Catholic Education South Australia



Digital Distraction: A Realtime Problem for Our Digi Kids


Today I celebrate 16 years as principal of Cardijn College. Some may say that is a very long time when the next longest principalship at Cardijn was six years. In fact, many of my colleagues who began in a principalship about the same time have already moved to different schools or retired from the principalship. 16 years coupled with 13 years as a teacher brings the total to 29 years of service to the Cardijn College community. My blog post this week however is a reflection on the changes that I have seen in these last 16 years and the impact these changes have made. When I began as principal in 2005, the school had an enrolment of just over 600 students. In 2021, we have a school enrolment of over 1750 students and two new campuses. The staff numbers have grown to over 240 and our prediction for next year is that our school numbers will eclipse 1830 students and 255 staff. We have seen capital developments across all three campuses totalling $35M with another immediate commitment of $15M to planned projects in the next 24 months...

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We Are Prepared and Ready!


Just as we are beginning to enjoy a level of normalcy, including interstate travel, going to the football, attending big festivals and thinking that we might be back to normal in most respects, we are again bracing ourselves for the potential of further disruption and lockdowns due to the Coronavirus. 

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Across Australia we will recognise National Reconciliation Week from 27 May to 3 June with this year’s theme “More than a word. Reconciliation takes action”.

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The Gospel in Four Sentences


Some time ago, Fr Philip Marshall, the Vicar General of the Archdiocese of Adelaide introduced the Gospel in four sentences. He said: 

1. Everybody matters, absolutely
2. Every broken heart and relationship are to be mended and every captive heart set free
3. Everyone is created for joy and life to the full
4. All humanity and creation are to be a glorious and eternal song of joy

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Lest We Forget


On Sunday we commemorate ANZAC Day and remember those who have fallen in war and those who have served our nation. 

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Take Action Together – “Bullying, NO WAY!”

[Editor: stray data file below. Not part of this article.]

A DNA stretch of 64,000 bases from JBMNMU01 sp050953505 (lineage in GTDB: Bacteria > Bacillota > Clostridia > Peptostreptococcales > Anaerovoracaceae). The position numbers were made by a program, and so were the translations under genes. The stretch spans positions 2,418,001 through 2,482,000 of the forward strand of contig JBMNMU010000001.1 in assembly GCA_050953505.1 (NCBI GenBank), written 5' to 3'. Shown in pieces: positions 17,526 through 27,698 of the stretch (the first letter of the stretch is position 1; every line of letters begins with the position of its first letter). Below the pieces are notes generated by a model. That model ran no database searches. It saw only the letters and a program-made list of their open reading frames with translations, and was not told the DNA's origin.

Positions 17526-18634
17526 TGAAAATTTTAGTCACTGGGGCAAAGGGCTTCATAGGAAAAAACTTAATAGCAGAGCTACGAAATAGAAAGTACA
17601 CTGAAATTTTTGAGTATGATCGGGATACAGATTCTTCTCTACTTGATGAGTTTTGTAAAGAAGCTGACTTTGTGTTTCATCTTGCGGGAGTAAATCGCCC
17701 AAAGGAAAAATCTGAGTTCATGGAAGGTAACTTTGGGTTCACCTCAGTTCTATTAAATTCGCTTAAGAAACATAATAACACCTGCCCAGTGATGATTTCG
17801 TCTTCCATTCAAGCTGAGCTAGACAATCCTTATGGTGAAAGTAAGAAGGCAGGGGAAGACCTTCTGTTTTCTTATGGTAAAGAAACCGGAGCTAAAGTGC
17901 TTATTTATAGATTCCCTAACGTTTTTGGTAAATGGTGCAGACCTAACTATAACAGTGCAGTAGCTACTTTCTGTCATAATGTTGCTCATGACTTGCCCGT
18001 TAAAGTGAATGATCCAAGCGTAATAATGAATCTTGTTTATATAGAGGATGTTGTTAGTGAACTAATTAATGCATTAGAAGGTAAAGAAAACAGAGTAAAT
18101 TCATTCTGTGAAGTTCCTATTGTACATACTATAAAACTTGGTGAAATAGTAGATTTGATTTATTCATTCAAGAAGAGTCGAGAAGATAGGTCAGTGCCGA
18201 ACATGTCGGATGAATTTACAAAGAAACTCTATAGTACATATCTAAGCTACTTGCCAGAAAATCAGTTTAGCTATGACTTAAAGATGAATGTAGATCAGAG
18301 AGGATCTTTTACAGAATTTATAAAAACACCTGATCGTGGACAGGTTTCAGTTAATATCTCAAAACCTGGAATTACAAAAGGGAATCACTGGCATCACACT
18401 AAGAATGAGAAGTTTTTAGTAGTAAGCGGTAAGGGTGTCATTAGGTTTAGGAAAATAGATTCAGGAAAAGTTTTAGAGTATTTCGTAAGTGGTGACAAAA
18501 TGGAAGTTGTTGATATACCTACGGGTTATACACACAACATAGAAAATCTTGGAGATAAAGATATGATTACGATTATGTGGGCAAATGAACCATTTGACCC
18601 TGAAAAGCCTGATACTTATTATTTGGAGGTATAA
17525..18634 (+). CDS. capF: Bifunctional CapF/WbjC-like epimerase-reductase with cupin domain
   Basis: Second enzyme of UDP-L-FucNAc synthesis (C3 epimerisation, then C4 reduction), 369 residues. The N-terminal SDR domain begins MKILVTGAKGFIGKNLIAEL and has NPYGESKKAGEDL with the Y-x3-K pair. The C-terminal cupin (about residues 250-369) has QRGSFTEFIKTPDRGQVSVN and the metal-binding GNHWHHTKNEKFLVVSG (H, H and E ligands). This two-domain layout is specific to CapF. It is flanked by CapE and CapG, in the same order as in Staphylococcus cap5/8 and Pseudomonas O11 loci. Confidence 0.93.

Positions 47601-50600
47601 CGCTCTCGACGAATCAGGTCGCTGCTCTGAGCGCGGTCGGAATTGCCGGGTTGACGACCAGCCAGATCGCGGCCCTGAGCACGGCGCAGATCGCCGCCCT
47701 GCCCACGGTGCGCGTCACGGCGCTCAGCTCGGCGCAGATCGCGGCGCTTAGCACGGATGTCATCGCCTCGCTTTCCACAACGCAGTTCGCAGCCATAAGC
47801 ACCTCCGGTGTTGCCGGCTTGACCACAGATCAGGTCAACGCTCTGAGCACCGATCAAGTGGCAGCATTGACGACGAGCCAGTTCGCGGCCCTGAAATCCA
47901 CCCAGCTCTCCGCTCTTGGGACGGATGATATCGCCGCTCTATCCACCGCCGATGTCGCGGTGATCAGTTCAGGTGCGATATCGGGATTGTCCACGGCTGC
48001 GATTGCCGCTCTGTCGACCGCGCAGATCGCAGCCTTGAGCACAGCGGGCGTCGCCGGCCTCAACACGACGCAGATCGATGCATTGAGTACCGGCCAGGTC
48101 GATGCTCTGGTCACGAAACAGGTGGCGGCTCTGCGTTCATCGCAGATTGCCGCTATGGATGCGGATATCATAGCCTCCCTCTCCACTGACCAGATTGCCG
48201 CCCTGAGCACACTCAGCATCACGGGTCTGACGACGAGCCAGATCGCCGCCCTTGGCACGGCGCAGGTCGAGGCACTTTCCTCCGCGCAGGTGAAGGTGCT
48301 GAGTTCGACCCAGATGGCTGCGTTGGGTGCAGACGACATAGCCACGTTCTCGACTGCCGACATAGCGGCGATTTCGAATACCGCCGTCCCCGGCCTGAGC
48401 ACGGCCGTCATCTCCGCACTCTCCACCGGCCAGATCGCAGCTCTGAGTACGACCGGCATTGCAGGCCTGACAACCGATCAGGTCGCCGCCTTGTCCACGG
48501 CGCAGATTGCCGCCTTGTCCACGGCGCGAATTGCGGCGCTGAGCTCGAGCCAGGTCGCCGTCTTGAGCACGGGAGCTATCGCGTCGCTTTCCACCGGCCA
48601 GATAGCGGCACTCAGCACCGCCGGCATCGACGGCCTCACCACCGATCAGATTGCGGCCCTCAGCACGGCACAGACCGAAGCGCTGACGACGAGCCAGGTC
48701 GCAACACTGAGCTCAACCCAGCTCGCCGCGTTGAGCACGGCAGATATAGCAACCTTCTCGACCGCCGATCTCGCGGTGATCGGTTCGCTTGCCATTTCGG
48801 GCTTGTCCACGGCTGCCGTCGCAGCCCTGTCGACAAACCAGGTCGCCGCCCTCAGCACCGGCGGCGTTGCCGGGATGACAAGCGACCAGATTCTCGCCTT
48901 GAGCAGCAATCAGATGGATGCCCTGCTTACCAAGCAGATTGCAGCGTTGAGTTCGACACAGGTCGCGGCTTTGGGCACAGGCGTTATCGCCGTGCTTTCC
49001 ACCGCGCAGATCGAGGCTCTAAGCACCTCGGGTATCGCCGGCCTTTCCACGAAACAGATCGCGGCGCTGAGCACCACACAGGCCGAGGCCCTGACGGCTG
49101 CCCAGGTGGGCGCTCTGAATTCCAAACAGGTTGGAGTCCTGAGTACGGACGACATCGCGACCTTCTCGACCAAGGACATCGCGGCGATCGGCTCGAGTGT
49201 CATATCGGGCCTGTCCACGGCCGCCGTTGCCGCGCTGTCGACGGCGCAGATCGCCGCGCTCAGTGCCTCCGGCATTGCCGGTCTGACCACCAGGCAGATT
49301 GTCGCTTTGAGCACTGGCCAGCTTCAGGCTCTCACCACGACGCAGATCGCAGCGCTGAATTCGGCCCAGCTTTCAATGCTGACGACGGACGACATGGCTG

This week the focus at Cardijn College has been our support for the national action against bullying and violence. 

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200 Years of Catholic Education – Beyond ‘Toward 2025’


Can you remember any significant birthdays in your life? I remember my 13th birthday and my parents organised a wonderful party which I looked forward to.

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Stand up and be counted – a message for all students


This week I was privileged to attend the opening mass and liturgies at our Galilee and Cardijn campuses.

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How to measure success at school


This week I was very privileged to be invited to attend the SACE Merit Ceremony at Government House for students who were awarded the Governor’s Commendation for the SACE and those students who achieved two or more merits in their 2020 Stage 2 subjects. Cardijn College is delighted to have two students out of 26 students who were awarded the top Year 12 SACE award. We congratulate our Dux of the College Wes Weetra and 2020 Mission Captain and Joseph Cardijn Award winner Gabby Connolly. Cardijn College students in Years 11 and 12 received 22 subject merits across a range of subjects. The subject merit is an additional recognition for students who achieve the highest grade in their subject which is an A+. At Cardijn, 68 Stage 2 subjects received an A+ with over 38% of all Stage 2 grades at an A level. That is an amazing result from the students in 2020. Equally, at our technical and vocational campus, all Year 12 students achieved their SACE and over 80% were able to move into an apprenticeship or job, when the national average is just over 5%...

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What is your New Year’s resolution for 2021?


This week school officially began on Wednesday 27 January and it seems such a long time since we welcomed the New Year. I am not sure how you celebrated New Year’s Eve but for me, it was decidedly different. Traditionally we would head to Glenelg, have dinner at our favourite restaurant and then to Moseley Square to enjoy the festivities and wait for the fireworks. Instead this time we stayed at home, cooked our own delicacies and enjoyed a fine wine, watched TV and saw the new year arrive from home. I think that this was the norm across most of the country with significant restrictions still in place due to the Coronavirus...

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